Great Dixter Long Border

Great Dixter at Northiam

Great Dixter was the family home of gardener and garden writer Christopher Lloyd. This garden is famous for its bold planting and our visit, the next day, felt like an assault on the senses. It was overwhelming to see such a quantity of plants and the size of some specimens. Again large, thick borders had been created a long time ago. Now, these are stuffed full of very well-established plants, some of which tower overhead. In places, the garden had a claustrophobic, jungle like quality.

Further, around the garden, there is a classic chocolate box view of the house itself (a 15th century manor house re-designed and augmented by Sir Edwin Lutyens). To one side is the Long Border – a proper cottage garden style bed which is as deep as some of the small gardens I have designed are wide.

 

Great Dixter House and Garden
Great Dixter Colourful Planting

An unexpected treat at Great Dixter was a fantastic plant nursery. This contained plants grown on from seed or cuttings from those growing in the borders in the garden. I did buy some to take home, and no, I haven’t had time to plant them yet.

So our mini break weekend, like all good things, had to come to an end, and fortunately, Keith didn’t fall in the lake as Hugh Grant did. The long journey back home was slow, but that gave me time to reflect on just how lucky we are to have such well loved stately homes and gardens to visit in this country, to inspire us to improve our little gardens back home.

How to Become a Garden Designer

How to Become a Garden Designer

How to Become a Garden Designer

In 2007, when the UK economy was at its absolute peak, just before the onset of the credit crunch, we set up Lush Garden Design. Ten years later, we’re still here, so we must be doing something right!

During that time we’ve often been asked for advice by people looking to enter the world of garden design. We’ve answered many questions – from which courses to study to where to find work experience. So we thought we’d collect all our answers in one place. I hope you find the advice useful.

What qualifications do I need to be a garden designer?

There are two major areas where you’ll need to gain qualifications – horticulture and design.

Horticulture (plant knowledge)

To be able to design with plants you need a thorough understanding of them – for example, how they grow; what soil conditions they like (and don’t like); what affects their health, and how they reproduce.

The best place to gain in-depth knowledge like this is the Royal Horticultural Society. They offer several specialist horticulture courses, which vary in complexity. RHS Level 2 qualifications are aimed at those wishing to enter a horticultural profession, and this is a very good place to start your journey to becoming a garden designer.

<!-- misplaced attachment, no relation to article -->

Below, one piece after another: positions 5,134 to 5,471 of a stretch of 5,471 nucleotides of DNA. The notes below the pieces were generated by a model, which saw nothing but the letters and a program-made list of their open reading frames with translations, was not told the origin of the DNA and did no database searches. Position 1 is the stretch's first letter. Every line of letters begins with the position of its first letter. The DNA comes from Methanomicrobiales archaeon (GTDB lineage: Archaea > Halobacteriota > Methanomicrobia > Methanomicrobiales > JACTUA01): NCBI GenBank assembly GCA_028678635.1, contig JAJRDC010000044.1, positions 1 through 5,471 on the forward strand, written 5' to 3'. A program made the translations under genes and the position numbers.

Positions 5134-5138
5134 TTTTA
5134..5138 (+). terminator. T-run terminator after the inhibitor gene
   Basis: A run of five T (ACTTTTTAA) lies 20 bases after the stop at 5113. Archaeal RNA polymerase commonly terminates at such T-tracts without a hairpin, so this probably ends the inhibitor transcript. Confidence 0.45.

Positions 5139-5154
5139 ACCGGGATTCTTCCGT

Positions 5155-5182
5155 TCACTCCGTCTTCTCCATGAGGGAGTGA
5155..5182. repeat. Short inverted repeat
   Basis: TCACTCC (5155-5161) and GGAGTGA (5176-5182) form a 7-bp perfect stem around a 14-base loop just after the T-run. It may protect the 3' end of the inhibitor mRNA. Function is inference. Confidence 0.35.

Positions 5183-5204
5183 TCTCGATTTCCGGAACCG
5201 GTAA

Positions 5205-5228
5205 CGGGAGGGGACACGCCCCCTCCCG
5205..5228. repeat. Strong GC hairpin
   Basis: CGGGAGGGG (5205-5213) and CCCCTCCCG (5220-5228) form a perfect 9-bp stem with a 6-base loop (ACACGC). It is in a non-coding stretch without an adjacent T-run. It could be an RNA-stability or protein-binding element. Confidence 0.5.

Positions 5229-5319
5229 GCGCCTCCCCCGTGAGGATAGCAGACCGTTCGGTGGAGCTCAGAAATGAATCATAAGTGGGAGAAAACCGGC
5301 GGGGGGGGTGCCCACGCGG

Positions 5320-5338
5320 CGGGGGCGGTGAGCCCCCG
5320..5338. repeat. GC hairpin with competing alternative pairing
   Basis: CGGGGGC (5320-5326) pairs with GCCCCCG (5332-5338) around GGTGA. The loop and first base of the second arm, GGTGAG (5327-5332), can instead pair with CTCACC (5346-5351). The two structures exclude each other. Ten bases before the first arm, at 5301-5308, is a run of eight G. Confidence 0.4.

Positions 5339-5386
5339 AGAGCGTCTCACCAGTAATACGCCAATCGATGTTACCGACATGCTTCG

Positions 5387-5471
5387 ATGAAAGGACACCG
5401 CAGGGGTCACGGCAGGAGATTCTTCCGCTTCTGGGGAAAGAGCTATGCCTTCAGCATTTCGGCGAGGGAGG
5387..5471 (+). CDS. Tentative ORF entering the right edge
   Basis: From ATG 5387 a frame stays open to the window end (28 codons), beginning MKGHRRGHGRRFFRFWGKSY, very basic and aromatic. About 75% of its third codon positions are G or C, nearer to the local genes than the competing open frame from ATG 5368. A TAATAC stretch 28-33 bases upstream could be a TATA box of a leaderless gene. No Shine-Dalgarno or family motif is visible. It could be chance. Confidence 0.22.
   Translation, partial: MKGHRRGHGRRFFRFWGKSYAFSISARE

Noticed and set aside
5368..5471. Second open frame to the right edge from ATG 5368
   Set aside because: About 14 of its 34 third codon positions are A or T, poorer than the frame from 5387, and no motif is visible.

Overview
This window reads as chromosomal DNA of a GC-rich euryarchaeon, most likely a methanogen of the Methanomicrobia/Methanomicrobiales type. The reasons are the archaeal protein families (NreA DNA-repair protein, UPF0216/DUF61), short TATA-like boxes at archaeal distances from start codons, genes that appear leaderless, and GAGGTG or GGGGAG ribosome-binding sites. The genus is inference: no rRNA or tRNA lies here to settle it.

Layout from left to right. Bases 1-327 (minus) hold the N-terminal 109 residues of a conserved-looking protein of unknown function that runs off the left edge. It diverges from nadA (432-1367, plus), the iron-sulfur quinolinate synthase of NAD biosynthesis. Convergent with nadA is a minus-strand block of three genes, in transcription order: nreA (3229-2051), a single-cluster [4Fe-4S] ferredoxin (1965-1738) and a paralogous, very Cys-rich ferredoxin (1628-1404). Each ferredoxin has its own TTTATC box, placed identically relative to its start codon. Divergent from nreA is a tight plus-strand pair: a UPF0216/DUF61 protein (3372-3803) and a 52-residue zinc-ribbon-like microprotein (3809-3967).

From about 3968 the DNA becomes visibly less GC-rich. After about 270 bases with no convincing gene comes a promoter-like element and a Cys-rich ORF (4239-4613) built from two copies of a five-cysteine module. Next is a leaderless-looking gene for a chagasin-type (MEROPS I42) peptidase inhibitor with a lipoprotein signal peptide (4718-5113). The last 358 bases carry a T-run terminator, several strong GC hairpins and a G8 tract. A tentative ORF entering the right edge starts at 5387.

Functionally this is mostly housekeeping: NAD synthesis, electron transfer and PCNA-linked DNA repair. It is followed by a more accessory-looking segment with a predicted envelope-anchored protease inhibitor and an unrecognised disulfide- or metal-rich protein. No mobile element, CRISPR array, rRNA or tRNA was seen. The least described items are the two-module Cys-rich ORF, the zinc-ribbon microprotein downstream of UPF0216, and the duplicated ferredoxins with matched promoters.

Courses are a mix of theory and practical, and are run part-time, across the country.

Design courses

A qualification at RHS Level 2 should help open the door to a higher education design course. Again these courses are usually available part-time, maybe one day per week. As a starting point, look for HNC courses in landscape or garden design, as these courses usually progress through to HND and then to degree level, if you wanted to study that far.

What else do I need?

You will need to get yourself some work experience in the industry, and you will need the business acumen to be able to run your own company.

Where to find relevant work experience

One of the most important aspects of being a garden designer is being able to deal with people. Working in garden centres is a very good way of exposing yourself to how customers think and behave. Preferably this will be working in the plant area – not selling Christmas gifts or working in the cafe.

I spent 18 months working in the plant area of a garden centre and nursery while I was studying at college. As well as being great for helping my plant knowledge, I learned customer service, gained lots of hands-on planting experience, and also was exposed to retail sales and wholesale plant purchasing. This was all invaluable experience for starting my business.

Other places for work experience would be plant nurseries, or working alongside garden designers and landscape gardeners. Some of the larger public gardens also offer volunteer positions working alongside the gardeners. You’ll find it easier to get positions in these industries once you have the RHS qualification.

Once you start your design qualifications you might be able to sell your garden designs to friends and neighbours. My very first paid garden design jobs were undertaken in this way. I charged a very low “student rate”, but the experience and the case studies I gained from these jobs gave me the beginnings of a portfolio, and the confidence to know I could turn garden design into a career.